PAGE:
Sunday, December 2, 2012

Goddess Fish: "King Biscuit" by Michael Lloyd Gray Book Review/Giveaway (ends 12/7) WW

It’s 1966. The Beatles have taken over the airways, Star Trek is in its first season on NBC, and 389,000 American troops are stationed in Vietnam.

A war is going on Argus, Illinois as well, between sixteen-year-old Billy Ray Fleener and his father. While his father dreams of Billy Ray joining the family business, Billy Ray dreams of moving to California, becoming a surfer, and getting into Margie Heinrich’s pants—not necessarily in that order. Instead, he gets a summer laying pipe and the dubious distinction of town hero after saving Purdy Boy, the mayor’s wife’s dachshund.

When his beloved uncle and role model Mitch is killed in combat, Billy Ray feels like he must leave Argus or be stuck there forever. With little more than the clothes on his back, he hops a bus for Helena, Arkansas to visit Mitch’s grave. Along the way he meets up with a cast of characters as varied and polarized as America itself, from a marine captain home on leave to a band of hippies bound for Graceland. Each teaches him something about love, loyalty, and the true meaning of freedom, but what Billy Ray really learns is that everyone has the power to define who they are. He may have left Argus a boy, but he returns a man.

King Biscuit by Michael Loyd Gray
My rating: 3 of 5 stars

This was a very quick read, and there were several things about this book that captured my interest.  I enjoyed that Bloomington, Illinois was part of the setting.  My ex was from there, and I lived there for a time.  I was intrigued with all the historical references.  I don't know much about the Vietnam War era, but I am familiar with many things during that time period.  I was not offended at the references to God.  I felt that it reflected the popular thinking during that time period.  Being a musician myself, I rather enjoyed these sections, too.  I almost forgot.  I enjoyed the literary references, too.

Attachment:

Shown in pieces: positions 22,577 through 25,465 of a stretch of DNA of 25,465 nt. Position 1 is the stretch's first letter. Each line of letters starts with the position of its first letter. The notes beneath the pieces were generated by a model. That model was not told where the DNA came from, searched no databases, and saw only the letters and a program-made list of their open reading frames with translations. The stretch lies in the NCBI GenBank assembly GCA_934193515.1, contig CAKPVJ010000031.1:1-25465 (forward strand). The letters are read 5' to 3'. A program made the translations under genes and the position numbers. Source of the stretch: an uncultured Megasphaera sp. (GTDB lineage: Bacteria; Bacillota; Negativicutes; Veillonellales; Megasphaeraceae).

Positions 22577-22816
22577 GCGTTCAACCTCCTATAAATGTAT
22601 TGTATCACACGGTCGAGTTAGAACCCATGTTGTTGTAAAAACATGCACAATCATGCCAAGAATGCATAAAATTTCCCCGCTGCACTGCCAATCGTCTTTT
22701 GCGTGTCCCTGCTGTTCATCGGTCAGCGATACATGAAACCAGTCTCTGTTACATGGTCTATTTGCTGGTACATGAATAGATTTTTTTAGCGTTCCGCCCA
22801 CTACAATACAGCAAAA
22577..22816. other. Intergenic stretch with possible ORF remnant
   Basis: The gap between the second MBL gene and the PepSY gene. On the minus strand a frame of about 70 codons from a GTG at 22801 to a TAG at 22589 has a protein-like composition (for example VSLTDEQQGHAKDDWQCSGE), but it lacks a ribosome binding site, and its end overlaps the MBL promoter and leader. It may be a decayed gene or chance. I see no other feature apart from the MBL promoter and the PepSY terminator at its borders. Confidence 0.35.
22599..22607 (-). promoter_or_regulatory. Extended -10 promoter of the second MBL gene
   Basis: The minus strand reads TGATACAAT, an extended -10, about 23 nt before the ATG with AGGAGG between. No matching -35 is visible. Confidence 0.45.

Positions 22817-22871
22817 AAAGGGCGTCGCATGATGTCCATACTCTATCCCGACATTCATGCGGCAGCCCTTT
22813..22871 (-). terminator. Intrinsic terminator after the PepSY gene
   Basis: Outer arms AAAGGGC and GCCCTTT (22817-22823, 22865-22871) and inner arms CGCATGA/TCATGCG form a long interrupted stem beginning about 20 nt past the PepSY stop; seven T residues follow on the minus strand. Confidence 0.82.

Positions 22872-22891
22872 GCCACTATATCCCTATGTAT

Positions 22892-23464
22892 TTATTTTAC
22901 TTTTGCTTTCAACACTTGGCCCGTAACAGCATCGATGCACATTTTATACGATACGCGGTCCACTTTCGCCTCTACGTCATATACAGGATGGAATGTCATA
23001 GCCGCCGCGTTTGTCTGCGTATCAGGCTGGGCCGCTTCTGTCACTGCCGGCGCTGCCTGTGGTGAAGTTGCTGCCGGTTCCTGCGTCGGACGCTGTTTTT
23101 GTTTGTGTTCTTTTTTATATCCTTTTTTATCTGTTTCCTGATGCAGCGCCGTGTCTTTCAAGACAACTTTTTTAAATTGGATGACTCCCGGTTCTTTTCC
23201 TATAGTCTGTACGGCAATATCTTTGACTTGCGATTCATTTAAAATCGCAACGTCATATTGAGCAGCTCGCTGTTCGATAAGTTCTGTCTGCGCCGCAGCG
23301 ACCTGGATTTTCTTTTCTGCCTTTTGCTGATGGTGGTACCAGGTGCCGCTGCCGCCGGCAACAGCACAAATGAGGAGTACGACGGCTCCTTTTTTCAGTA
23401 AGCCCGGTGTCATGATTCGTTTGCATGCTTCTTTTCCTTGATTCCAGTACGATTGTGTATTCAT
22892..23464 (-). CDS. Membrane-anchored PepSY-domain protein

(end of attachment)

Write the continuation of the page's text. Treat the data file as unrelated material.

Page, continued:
I will be honest that I did not like the profanity, the morals, the alcohol/drug scenes, nor the sexual references.  I understand that all of this adds to the ambience of the time period of the novel, but I could have done without much if not all of it.  It bothers me that this appears to be geared towards upper high school, but I wouldn't want my daughter reading it even once she turned 18.  I wish that books such as this that are marketed to young adults would emphasize more of a positive environment in order to send the right message to young people, but that is just my opinion.  On the positive side, the author is very readable, and I believe many people would appreciate this boo,

I was sent a copy of this book in exchange for my honest opinion.  I was not financially compensated, and all opinions are 100 percent mine.

View all my reviews


Billy Ray had never heard of Moby Grape or Jefferson
Airplane or Buffalo Springfield. And soon his thoughts had
drifted back to Argus, back to Moss. There wasn’t anything he
could do about that. He didn’t understand it and there wasn’t
anything to do about it. Casualties, Milt had said. Life piles up
casualties. Part of the deal. You move on as best you can and
avoid becoming a casualty yourself. But Billy Ray understood